The old gray mare has an embryo growing!!
I wasn't too worried about whether she took or not after being AIed, I just sort of had a gut feeling that she would take. After all, it wasn't taking that was the problem. I just kept missing her ovulations.
I will still keep my fingers crossed for the next 30 days or so and will take her back for one more ultrasound just to confirm a viable foal is growing, but for now, I am just relieved that both mares are confirmed in foal and am happily contemplating the superior babies that will arrive next May.
I am hoping for a filly out of Sassy. I already have someone interested in purchasing the foal....provided it's a filly. They don't care about color....just bloodlines and sex. If it's a palomino...I guess that is just a bonus.
As for Miss's foal...
I don't really care whether it is a filly or a colt. Oh, I guess I do hope for a filly. This may be the only foal that Miss is able to give me and she is such a dear, sweet soul, I would love to have a filly to replace her.
A colt produced wouldn't be all that bad either. Of all of the mares I have here, I think Miss has the best potential to produce a stallion prospect. She is the better of the two Tiny Watch mares. Not that Scamper isn't almost identical to Miss in many ways, but there is just something a little extra special about Miss. She has an aura of elegance about her. She reminds me of a grand lady from the old south.
I ask myself if I really want to keep a stallion prospect and at this point I don't really foresee myself doing so. I guess, just once, I would like to raise a colt that when I looked at him I could say, 'Now THAT is a stallion prospect!' LOL.
Everything else around here has settled into a nice routine. The heat dictates I now become an early morning riser if I want to get everyone rode before the heat becomes unbearable. The only one I have yet to get worked into the routine is my 3y/o filly. However, that will happen in the next few days. She has become a real PITA out in the dry lot. She's bored and just looks for ways to cause hate and discontent. It's time she gets separated and goes to work.
Moon continues to enjoy his good health and I still marvel at how fresh and frisky he is. I've been anxious to get a run in on him, but the timing isn't going to work out until the end of this month. Which actually works pretty well for both him and Frosty.
Frosty got quite large around his mid-section again, but is not blubber fat, nor is he as soft as I feared. A week of daily riding has got him sweating again and that is usually be biggest thing I look for with him. As a rule, his IR tendencies rapidly diminish once he is able to start breaking a sweat easily.
The swelling is starting to come out of Shooter's leg more and more. I'm still only riding him lightly and employing an arsenal of therapies, but he's coming along. The biggest thing we are working on is building up his right hip again. He has become overbuilt in the left hip in response to carrying/protecting his injured left hind leg and it will just take time to build up his right hip again.
Jet has been doing well, but I see it is time to re-up the injections on his right stifle and hock. This time around, I am going to insist that the vet only do the right side. Technically, there is nothing wrong with Jet's left stifle and hock, so at this point, I fail to see why he needs injections all the way around. When he actually starts doing something besides just non-stressful riding, I don't have a problem with doing both sides. All along I was hoping that the hitch in Jet's right side would diminish with conditioning, but I don't think that is going to happen. His right hock is so poorly formed that he is never going to be 'sound' without the help of injections. It leaves me with a bit of a quandary about the investment of resources and time into an inherently unsound horse, but I figured after investing so much time, effort and $$ into him to get him to this point, I'd let it play out the rest of this summer and see what happens.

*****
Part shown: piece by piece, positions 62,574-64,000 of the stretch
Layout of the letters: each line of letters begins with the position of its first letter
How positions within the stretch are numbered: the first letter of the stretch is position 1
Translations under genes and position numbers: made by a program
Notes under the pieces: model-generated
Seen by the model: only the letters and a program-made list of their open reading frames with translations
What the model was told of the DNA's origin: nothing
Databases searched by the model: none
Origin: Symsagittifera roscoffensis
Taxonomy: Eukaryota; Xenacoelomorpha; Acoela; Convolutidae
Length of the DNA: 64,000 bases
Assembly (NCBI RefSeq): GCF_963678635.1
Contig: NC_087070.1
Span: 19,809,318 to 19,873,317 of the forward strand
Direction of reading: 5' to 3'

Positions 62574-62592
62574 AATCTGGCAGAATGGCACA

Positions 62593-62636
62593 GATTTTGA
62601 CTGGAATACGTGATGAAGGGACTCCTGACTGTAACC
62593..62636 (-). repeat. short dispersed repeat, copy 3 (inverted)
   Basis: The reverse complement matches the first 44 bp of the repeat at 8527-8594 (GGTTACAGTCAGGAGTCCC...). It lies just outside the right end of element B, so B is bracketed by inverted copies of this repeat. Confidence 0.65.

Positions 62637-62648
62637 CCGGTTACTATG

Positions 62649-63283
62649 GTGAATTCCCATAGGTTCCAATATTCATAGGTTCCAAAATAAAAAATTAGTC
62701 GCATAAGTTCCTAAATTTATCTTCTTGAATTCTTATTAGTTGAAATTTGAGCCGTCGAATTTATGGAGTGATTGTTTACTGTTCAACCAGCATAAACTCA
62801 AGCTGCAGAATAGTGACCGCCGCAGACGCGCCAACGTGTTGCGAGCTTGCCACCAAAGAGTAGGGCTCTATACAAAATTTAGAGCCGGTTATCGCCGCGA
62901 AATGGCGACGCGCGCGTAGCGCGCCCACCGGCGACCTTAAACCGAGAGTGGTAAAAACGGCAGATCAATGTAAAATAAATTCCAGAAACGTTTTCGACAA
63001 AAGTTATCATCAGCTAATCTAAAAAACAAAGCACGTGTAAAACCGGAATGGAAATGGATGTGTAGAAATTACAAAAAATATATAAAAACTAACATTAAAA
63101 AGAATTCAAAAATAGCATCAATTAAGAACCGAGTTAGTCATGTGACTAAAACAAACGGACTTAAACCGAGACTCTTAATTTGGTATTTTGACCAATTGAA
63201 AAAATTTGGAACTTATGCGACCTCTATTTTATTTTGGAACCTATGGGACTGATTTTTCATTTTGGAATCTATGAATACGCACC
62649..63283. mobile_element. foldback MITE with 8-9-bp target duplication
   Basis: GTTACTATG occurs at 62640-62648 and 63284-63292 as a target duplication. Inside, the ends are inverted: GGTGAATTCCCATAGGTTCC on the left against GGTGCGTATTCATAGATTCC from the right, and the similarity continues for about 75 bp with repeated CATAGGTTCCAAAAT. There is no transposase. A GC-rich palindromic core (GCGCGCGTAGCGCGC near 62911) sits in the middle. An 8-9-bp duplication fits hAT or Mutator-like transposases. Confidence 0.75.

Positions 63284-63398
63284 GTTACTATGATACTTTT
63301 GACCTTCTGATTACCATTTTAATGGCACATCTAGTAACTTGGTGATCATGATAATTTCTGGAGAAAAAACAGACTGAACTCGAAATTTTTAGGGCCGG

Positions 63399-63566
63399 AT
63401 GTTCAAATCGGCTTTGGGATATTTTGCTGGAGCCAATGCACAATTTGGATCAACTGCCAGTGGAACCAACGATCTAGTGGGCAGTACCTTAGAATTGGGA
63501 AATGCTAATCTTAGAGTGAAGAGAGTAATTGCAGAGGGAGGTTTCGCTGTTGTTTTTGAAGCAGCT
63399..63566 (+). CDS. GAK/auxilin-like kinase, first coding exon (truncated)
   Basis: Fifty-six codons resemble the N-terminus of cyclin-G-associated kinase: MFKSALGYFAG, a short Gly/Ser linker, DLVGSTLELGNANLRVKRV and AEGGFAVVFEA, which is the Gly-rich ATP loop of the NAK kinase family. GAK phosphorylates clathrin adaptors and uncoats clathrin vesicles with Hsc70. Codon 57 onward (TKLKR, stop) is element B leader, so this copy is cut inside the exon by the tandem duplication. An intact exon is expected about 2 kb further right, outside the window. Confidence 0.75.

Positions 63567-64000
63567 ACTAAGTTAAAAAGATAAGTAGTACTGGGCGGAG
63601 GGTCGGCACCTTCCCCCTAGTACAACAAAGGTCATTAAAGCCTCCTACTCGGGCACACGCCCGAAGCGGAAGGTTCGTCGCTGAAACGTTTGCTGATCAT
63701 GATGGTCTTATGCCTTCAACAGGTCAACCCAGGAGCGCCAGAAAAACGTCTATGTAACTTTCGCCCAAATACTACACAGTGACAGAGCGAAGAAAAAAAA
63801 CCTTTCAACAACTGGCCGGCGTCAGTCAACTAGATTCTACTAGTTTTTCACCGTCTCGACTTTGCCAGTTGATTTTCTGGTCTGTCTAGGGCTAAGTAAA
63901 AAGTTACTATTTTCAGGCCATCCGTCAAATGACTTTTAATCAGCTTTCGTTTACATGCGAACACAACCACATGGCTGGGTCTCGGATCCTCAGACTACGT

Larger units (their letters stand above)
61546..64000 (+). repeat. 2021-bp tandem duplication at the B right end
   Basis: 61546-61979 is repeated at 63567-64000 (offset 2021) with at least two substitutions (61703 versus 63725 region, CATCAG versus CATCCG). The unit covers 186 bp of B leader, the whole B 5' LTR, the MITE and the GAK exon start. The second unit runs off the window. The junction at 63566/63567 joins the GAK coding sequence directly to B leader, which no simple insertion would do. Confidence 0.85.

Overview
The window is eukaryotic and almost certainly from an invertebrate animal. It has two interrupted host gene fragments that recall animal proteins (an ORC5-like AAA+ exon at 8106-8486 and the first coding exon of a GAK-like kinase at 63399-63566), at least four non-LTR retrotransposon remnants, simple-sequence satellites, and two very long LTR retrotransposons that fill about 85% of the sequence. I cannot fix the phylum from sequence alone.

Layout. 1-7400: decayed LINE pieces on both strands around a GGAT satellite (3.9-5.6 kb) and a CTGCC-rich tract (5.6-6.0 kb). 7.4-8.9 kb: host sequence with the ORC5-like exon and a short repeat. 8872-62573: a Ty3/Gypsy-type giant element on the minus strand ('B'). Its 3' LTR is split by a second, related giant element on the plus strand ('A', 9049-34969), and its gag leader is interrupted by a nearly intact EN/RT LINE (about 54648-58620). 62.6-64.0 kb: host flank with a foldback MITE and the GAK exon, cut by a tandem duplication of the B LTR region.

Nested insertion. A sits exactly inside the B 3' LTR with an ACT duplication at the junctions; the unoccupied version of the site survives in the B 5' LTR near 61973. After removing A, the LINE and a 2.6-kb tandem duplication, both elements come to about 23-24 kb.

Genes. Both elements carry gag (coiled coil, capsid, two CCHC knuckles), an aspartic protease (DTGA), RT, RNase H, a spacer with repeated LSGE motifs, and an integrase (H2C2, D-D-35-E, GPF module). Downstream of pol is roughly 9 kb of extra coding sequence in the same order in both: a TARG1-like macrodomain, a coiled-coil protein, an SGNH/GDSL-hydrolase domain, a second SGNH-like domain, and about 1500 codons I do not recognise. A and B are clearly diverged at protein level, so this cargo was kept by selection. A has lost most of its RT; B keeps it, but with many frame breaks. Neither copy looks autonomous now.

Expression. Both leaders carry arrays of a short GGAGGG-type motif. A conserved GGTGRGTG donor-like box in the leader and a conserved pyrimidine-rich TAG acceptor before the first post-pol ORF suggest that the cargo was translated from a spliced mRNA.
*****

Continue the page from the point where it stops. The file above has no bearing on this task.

Of course, Little John is just a rockstar. He is loping the barrel pattern a bit. He has the general idea, but like all horses at this point, he is a bit all over the place with his leads. Wanting to pop to the outside lead when leaving a turn is pretty common with green horses and it just takes a lot of stopping them, pushing their ribcage in again and asking them to pick up the correct lead again before continuing on to the next barrel to get them solid about keeping that ribcage in and maintaining the desired lead until it's actually time to change. At this point in a horse's training, I don't feel the need to start employing a bunch of drills or exercises to reinforce the idea. LJ doesn't even understand what he is supposed to be doing well enough to even contemplate the idea he is doing something wrong. A simple stop, move the ribcage over and pick up the desired lead is sufficient to start building the concept and muscle memory necessary for a properly finished turn.
Now that everyone is starting to get a little legged up again, it's time to start hitting the desert and getting some hill conditioning on them. My 3 greenies need miles and I can alleviate having to ride Moon or Frosty a whole bunch by ponying them along. Those two horses have logged hundreds of miles ponying other horses in the last few years, now the rolls will be reversed. :-).